It begins with a survey, launched today on www.communitycare.co.uk in partnership with Reconstruct consultancy, to find out whether our hunches are correct and the problem is on the scale we believe it is. It is important to fill it in.
This will be our weapon to try to bring influential sector leaders on board to develop some tools, events and national approaches and models that will help frontline social workers.
Complaints are a form of intimidation too
Dr Siobhan Laird from the Centre for Social Work at the University of Nottingham explains why formal complaints can be used as a form of intimidation.
Three particular cases highlight the consequences when social workers are intimidated by parents who misuse complaints procedures.
One of the most recent, a serious case review in Barking and Dagenham, east London, concerned Ajit, a 12-year-old boy who died after being forced to drink bleach by his mother, Satpal Kaur Singh. Singh formally complained about two social workers allocated to the case, alleging racism and sexism. Managers removed both social workers from work with the family.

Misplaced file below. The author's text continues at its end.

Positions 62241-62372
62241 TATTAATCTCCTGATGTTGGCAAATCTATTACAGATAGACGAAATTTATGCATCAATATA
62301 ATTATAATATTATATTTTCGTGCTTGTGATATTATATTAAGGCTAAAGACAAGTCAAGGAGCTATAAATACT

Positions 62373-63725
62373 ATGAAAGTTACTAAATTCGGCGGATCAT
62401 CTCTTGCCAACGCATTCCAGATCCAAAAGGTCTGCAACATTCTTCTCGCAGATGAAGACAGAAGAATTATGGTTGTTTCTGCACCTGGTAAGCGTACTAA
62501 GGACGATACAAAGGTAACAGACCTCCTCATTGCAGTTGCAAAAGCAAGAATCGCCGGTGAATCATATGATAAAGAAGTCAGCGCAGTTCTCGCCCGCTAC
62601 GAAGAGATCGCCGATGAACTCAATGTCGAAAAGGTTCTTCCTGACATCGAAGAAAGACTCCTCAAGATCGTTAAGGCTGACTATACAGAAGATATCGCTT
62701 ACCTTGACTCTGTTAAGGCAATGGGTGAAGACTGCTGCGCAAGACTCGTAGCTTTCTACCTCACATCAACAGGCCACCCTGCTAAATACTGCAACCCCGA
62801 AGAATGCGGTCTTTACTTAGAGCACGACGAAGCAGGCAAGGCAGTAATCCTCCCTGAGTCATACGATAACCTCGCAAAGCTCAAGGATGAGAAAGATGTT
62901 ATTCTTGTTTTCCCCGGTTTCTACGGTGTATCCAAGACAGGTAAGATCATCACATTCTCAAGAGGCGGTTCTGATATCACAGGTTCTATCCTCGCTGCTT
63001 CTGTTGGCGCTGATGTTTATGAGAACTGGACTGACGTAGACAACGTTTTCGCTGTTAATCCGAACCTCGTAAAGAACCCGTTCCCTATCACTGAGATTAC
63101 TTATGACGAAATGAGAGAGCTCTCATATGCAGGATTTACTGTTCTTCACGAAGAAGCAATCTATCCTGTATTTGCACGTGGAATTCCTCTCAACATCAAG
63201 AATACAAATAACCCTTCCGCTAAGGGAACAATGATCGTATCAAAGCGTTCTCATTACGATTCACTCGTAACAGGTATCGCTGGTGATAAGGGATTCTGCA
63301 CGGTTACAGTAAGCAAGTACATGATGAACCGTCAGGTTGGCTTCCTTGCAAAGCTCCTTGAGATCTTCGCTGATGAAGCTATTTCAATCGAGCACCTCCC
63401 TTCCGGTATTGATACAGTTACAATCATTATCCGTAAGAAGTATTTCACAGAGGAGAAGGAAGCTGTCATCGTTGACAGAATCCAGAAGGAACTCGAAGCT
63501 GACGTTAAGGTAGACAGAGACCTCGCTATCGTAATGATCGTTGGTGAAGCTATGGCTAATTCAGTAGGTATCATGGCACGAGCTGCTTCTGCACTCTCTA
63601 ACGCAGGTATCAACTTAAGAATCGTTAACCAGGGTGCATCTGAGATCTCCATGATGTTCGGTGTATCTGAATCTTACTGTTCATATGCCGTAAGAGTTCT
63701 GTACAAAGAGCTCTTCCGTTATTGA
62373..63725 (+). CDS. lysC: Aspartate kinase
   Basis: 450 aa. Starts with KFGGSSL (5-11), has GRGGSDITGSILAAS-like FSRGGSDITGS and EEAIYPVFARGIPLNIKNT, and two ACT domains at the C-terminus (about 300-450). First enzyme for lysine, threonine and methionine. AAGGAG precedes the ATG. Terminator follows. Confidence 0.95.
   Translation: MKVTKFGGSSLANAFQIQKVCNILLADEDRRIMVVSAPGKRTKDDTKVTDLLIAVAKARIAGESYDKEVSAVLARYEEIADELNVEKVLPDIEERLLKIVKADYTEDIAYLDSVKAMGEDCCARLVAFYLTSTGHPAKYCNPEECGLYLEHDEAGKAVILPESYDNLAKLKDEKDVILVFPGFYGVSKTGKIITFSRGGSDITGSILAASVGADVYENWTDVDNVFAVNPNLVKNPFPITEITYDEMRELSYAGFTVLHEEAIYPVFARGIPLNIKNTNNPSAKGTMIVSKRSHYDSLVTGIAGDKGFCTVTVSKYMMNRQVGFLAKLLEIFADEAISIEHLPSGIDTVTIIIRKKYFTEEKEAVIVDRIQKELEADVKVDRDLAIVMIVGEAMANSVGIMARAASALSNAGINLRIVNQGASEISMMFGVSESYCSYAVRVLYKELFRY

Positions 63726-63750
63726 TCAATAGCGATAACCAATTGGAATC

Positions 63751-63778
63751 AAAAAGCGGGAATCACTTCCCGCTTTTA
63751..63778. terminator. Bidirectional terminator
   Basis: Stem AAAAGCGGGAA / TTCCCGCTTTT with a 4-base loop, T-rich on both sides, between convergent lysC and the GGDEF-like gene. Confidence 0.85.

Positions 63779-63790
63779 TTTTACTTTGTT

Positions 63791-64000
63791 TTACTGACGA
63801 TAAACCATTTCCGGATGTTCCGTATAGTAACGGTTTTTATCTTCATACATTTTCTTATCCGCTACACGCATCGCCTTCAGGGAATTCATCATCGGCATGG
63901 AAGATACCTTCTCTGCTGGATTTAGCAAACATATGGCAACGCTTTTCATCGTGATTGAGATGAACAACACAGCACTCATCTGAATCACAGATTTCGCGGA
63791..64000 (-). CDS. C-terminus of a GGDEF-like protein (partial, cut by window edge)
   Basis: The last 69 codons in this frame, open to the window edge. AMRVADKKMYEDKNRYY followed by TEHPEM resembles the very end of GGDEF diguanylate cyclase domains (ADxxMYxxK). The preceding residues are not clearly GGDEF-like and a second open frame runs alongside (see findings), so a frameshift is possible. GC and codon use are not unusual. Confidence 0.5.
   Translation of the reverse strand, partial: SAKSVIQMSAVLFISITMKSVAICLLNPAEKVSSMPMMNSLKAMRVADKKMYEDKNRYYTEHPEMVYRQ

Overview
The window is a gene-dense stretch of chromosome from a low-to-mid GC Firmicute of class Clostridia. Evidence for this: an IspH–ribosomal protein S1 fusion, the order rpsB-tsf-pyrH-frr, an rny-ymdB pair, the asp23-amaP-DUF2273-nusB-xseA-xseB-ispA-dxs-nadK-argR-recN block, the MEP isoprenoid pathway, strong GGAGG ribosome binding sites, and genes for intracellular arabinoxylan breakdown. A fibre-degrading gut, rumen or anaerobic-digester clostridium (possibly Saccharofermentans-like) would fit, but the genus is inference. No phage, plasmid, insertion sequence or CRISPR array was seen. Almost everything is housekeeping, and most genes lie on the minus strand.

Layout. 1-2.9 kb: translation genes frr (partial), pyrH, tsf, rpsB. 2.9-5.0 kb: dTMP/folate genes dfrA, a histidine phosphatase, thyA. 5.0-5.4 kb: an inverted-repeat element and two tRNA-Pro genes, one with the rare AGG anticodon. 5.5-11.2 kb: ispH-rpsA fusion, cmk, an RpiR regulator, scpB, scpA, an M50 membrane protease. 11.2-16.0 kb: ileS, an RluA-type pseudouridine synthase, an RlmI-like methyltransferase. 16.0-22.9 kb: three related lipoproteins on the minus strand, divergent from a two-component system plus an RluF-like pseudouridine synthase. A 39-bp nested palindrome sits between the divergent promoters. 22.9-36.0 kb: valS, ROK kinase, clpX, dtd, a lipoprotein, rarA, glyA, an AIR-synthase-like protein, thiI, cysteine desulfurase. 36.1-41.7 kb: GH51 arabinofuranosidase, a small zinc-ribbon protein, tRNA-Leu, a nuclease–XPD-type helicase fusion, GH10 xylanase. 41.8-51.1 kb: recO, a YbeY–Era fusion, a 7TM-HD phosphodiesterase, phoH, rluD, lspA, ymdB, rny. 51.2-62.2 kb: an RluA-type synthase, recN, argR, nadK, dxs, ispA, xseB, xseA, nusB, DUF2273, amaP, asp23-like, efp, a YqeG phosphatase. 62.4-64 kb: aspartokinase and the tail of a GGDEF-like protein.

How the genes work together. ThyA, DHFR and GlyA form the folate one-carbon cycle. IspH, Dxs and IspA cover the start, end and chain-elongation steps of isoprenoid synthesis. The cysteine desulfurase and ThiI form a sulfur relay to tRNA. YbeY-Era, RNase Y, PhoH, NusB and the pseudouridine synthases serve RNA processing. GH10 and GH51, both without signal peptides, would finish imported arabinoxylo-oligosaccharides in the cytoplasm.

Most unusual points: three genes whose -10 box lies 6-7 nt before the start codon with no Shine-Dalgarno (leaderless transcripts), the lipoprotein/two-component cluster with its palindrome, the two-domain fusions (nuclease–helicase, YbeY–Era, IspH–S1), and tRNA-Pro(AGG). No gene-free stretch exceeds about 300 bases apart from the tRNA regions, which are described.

The review concluded that such concessions on the part of managers were not in the interests of the children. Although the mother’s complaints about white social workers not understanding her culture were specious, “professionals and agencies frequently failed to question or challenge these views”.
Similarly in the Khyra Ishaq case, the mother, Angela Gordon, was often intimidating – refusing to let social workers enter the house – and also made a complaint of harassment about one of the social workers. As a result, it was decided that the social worker would not make a planned follow-up visit the next day to the school to see the siblings.
Finally, an inquiry into the case of child sexual abuse by two foster carers in Wakefield in 2007 found that, when one social worker suspected they might pose a risk to children, a counter complaint was made about the social worker being unreliable and difficult to contact, a point conceded by her manager. This meant the initial concern was soon clouded by justified complaints about the social worker’s own conduct.